Why Low Def is the New HD.
December 4th, 2007
Daniel Eran Dilger
The video industry is heavily promoting HDTV as the biggest new thing since color. While it’s uncontroversial that HDTV can deliver an exceptional picture for users of the latest large flat screen displays, sometimes a high pitched marketing message can drown out more interesting realities. In 2008, it appears that low definition video will actually have a bigger impact on consumers; Apple’s strategies in video take that potential into consideration. Here’s why Low Def is big and getting bigger–and why it’s bigger than HD.
Low Down on Low Def.
Low Definition video is commonly equated with VHS, VideoCD, the original Nintendo NES game console, and the first Sony PlayStation. All four delivered about a quarter the resolution of Standard Definition video, which is typically 720×480. On a standard TV, Low Definition video from these sources looks fair to poor.
Analog video signals don’t deliver a precise resolution comparable to a computer display; that’s why most video devices of the 80s and 90s described video quality as a number of lines of horizontal resolution. VHS provided about 250 lines. A typical TV broadcast delivered 330 lines, while LaserDisc and SuperVHS could output around 420 lines of resolution.
In addition to a lower detail resolution, these analog signals also involve a limited color resolution that makes it hard to directly compare them with today’s digital video signals. Thinking of VHS as being “a quarter the resolution” of DVD doesn’t convey how much worse of a picture it actually delivered in various ways.
The New Standard in Definition.
In the late 90s, DVD began offering high quality, low cost Standard Definition video. Sony’s PlayStation 2 arrived in 2000, and helped popularize the DVD along with much higher quality video games that also output a true SD signal with around 520 lines of analog resolution. In addition, cable and satellite providers also began offering high quality programming using digital compression. All of these used MPEG-2 encoding to provide an SD video signal that could be about as good as standard TVs could deliver.
At the same time, video quality hasn’t always just progressed forward. The compression applied to digital TV signals can result in a less attractive picture, even when it has a higher nominal resolution. While old analog equipment gradually degraded in sharpness and introduced noise with a weak signal, compressed digital video quickly shatters into blocky artifacts and can fall apart completely when the signal strength dips momentarily.
In the last few years, the display technology of TVs has jumped into the realm of High Definition. There are HD replacements to the DVD, to video games, and in broadcasting. However, the upgrade path for consumers isn’t necessarily a straight one leading to HD. The road is forking, and the technology being used to deliver HD is also finding applications elsewhere, including a boost to Standard Def and Low Def video quality.
The Tortured Path of HDTV.
Modern efforts to introduce HDTV in the US began twenty years ago. While Japanese broadcasters began analog HD transmissions even earlier, it was quickly determined that the next generation of TV should be digitally encoded. That complicated the rollout of HDTV and delayed widespread adoption. The first standards only appeared ten years ago, and HDTV has seen a glacial deployment since.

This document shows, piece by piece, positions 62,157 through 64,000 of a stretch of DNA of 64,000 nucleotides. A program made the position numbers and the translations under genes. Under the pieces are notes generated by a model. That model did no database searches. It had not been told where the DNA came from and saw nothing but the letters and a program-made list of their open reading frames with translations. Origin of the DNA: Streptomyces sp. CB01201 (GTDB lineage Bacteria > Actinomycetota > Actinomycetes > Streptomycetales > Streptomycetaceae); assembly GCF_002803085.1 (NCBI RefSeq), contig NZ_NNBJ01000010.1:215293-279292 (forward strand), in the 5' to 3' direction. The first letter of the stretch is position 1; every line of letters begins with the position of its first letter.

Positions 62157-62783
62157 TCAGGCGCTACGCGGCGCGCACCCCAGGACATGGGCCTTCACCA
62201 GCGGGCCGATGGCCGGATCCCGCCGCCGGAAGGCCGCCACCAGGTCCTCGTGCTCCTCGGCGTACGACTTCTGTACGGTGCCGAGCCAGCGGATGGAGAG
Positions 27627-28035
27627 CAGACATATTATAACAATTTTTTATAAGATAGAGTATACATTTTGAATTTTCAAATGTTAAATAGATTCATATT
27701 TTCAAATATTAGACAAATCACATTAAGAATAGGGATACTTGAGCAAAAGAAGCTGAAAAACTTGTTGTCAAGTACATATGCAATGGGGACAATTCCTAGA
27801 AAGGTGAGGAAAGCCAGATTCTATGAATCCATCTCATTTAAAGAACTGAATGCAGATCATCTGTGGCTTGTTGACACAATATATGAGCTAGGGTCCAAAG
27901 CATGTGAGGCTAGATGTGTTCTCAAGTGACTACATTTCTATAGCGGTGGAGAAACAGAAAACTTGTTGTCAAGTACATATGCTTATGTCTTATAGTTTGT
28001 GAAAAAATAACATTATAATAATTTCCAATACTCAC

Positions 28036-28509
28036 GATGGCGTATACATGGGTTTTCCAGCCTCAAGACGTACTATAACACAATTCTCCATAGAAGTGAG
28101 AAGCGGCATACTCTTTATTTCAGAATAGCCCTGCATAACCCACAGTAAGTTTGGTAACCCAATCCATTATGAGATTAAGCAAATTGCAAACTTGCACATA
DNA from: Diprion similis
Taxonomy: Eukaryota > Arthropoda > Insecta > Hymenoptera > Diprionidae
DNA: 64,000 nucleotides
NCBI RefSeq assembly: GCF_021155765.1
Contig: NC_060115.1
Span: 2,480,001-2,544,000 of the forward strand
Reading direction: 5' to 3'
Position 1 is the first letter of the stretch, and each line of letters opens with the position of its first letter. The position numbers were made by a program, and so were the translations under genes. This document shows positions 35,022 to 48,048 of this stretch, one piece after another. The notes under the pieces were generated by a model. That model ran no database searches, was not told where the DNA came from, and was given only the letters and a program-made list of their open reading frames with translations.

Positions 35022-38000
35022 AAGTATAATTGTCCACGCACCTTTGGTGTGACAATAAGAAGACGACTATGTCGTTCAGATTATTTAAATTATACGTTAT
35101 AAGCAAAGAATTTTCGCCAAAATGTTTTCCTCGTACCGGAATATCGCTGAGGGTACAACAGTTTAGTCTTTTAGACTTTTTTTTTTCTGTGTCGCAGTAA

After working together to deliver the DVD as a distribution format for Standard Definition video using MPEG-2 digital encoding, the industry has splintered in the move to deliver a new High Definition video disc format.
While most major manufacturers are now selling Blu-Ray systems commonly using MPEG-2 or the new MPEG-4 AVC H.264 encoding to deliver HD video, Toshiba and Microsoft are working to establish the rival HD-DVD format, which principally uses Microsoft’s own Windows Media Video codec, published through the SMPTE under the name VC-1. Both systems can deliver HD formats in resolutions of 1280×720 or 1920×1080.
Outside of the HD disc format war, satellite and cable providers are also working to deliver HD programming, and some TV stations now broadcast an HD signal over the air. When analog TV broadcasting stops next spring, the digital TV infrastructure that replaces it may likely increase the amount of HD content being broadcast. Digital broadcasting of Standard Definition programming has already improved dramatically based on work related to HDTV.
Because HD delivers such an extremely high quality signal, many producers are worried about piracy; HD broadcasts and HD discs can serve as pristine masters for unauthorized duplication. That has resulted in an insistence upon draconian new DRM in attempts to prevent any leakage of HD content out of the direct-to-TV display chain, using the High Definition Copy Protection DRM standard to police how HD content can be used and displayed.
Blu-ray vs HD-DVD in Next Generation Game Consoles
This All Happened Before.
If that sounds familiar, it should. The circumstances of the HD disc war are eerily similar the previous drive to move audio content from the CD format to new “audiophile” high definition audio formats with “unbreakable” new DRM schemes.
The DVD-Audio and SA-CD formats ended up battling for supremacy of a market that never developed. For consumers, CD was plenty good enough, and the extra bump of sound quality offered by the new formats wasn’t enough to offset the higher price and new user restrictions, including the inability to rip content for mobile use.